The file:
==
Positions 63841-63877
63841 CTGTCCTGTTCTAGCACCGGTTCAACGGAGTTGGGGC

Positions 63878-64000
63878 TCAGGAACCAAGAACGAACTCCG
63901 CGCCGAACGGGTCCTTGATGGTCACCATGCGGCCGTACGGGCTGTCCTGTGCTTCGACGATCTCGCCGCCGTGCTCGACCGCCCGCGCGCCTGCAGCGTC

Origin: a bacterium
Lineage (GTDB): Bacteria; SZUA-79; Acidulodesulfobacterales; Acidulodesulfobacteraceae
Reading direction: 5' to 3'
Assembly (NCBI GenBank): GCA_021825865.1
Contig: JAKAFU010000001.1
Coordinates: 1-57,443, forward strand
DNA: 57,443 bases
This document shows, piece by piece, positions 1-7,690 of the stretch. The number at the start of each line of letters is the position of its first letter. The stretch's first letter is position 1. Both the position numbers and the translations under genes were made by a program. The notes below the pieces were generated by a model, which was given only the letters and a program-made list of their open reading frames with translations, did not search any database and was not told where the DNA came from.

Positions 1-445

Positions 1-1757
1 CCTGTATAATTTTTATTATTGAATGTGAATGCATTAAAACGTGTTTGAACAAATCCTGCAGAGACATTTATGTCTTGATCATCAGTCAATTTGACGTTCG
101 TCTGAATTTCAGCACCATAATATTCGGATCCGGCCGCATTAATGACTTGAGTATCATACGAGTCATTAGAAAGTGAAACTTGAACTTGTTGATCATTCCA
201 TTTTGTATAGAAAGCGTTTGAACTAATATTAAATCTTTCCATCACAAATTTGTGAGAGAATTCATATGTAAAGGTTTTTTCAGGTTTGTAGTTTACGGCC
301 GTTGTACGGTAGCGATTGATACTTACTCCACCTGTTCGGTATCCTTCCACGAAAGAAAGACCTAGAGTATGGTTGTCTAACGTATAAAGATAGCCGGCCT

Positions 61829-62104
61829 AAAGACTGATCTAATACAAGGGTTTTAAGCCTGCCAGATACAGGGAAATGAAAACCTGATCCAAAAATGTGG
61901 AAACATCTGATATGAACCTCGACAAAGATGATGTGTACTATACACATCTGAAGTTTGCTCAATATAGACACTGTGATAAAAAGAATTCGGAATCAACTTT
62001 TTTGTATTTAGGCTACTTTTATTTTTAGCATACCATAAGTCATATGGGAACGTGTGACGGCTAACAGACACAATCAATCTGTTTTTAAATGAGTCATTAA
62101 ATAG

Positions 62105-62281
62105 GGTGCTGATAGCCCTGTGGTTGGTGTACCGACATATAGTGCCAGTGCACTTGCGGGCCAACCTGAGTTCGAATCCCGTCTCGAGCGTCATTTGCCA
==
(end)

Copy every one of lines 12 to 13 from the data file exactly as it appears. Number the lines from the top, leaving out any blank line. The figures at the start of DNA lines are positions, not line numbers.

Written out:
DNA: 57,443 bases
This document shows, piece by piece, positions 1-7,690 of the stretch. The number at the start of each line of letters is the position of its first letter. The stretch's first letter is position 1. Both the position numbers and the translations under genes were made by a program. The notes below the pieces were generated by a model, which was given only the letters and a program-made list of their open reading frames with translations, did not search any database and was not told where the DNA came from.